out the Hosiery Society. Initially this proposal met with strong
opposition, but eventually the resistance crumbled and the factory passed
to the C.W.S. in July 1903. In 1908, the C.W.S. transferred the Leicester
hosiery production to a new factory in Huthwaite, Nottinghamshire. The
following year, the Cranbourne Street factory commenced production as a
C.W.S. box making and print works. The factory prospered and was extended
Sources: Midlands Free Press 16th
January & 22nd May 1875, The Wyvern 28th October
1898, Blandford, T. & Newell, G., Leicester Co-operative Hosiery
Manufacturing Society (1898), Leicester Co-operative Society, (1898)
Co-operation in Leicester, Bill Lancaster, Radicalism Co-operation
Kettering, Northamptonshire circa 1822 (Co-operator)
By virtue of his education, Thomas
Norton became the leader of five web weavers from the factory of Wheeler &
Co, Abbey Mills, who founded the Leicester Co-operative Society in 1860.
He became Secretary of the Society and the manager of its first shop at 15
Belgrave Gate. In the days before the C.W.S., he had to tour the country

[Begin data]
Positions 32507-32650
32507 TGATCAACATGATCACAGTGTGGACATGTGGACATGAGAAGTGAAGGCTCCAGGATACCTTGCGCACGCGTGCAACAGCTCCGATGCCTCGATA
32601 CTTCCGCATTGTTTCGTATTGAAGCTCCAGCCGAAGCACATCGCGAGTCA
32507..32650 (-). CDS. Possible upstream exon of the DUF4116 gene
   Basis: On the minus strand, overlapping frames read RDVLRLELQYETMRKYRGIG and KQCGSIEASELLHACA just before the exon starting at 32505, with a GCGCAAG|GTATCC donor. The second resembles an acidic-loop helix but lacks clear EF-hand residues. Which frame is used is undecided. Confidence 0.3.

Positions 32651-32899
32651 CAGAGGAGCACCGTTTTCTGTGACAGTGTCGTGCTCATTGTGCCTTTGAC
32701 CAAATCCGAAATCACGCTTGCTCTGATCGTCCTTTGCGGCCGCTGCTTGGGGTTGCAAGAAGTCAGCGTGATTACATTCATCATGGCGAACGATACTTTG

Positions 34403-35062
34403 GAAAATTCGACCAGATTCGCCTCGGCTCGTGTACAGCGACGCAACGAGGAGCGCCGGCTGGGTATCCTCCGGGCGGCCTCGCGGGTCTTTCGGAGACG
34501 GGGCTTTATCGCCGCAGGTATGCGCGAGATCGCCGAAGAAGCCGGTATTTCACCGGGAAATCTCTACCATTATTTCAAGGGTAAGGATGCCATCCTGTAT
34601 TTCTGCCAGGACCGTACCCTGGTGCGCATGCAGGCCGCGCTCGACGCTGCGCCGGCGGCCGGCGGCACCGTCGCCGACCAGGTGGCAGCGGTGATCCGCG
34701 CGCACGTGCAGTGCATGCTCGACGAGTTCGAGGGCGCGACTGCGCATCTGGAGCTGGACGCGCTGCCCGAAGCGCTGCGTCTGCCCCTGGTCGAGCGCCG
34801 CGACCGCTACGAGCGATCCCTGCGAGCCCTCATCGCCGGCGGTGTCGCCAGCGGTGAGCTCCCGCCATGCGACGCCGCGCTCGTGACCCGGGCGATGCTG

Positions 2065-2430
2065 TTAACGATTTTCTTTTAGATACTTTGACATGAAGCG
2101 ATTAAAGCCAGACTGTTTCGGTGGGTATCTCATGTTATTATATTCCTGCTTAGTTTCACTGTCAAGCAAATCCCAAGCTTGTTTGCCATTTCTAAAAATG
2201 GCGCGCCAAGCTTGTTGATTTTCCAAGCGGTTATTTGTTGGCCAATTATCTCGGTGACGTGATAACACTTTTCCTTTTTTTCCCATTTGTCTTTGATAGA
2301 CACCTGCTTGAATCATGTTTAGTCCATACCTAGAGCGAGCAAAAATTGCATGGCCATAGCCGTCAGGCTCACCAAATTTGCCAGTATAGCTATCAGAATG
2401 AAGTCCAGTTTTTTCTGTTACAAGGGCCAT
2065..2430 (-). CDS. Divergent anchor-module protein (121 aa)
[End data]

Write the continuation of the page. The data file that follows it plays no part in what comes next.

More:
to buy produce. He had responsibility for the society’s cash box and kept
it in his house. Unemployment and poverty in the town had bred widespread
crime and burglary and he could not let the cash box out of his sight. On
Sunday afternoon walks, the cash box came too, disguised as a parcel. He
remained secretary until his resignation in 1876 and lived to see the
jubilee of society in 1910.
Sources: Leicester Co-operative
Society, (1898) Co-operation in
President of the Trades Council 1929,
delegate from the National Union Of Railwaymen City Councillor for Castle
ward elected in 1925. Governor of Leicester Royal Infirmary
1883 (Labour Party)
Walter Oram was born in Leicester –
his father was a butcher. He went to King Richard’s Board School, then to
Wyggeston with the aid of an exhibition. On leaving school, he worked as a
clerk and then, in 1908, went into a firm of boxmakers where he became a
partner in the firm. In 1917, he introduced a 44 hour week in the factory,
formed a workshop committee and induced workers to nominate their own
overlookers. In 1919, he acquired the Blaby Box Co, which traded as Keats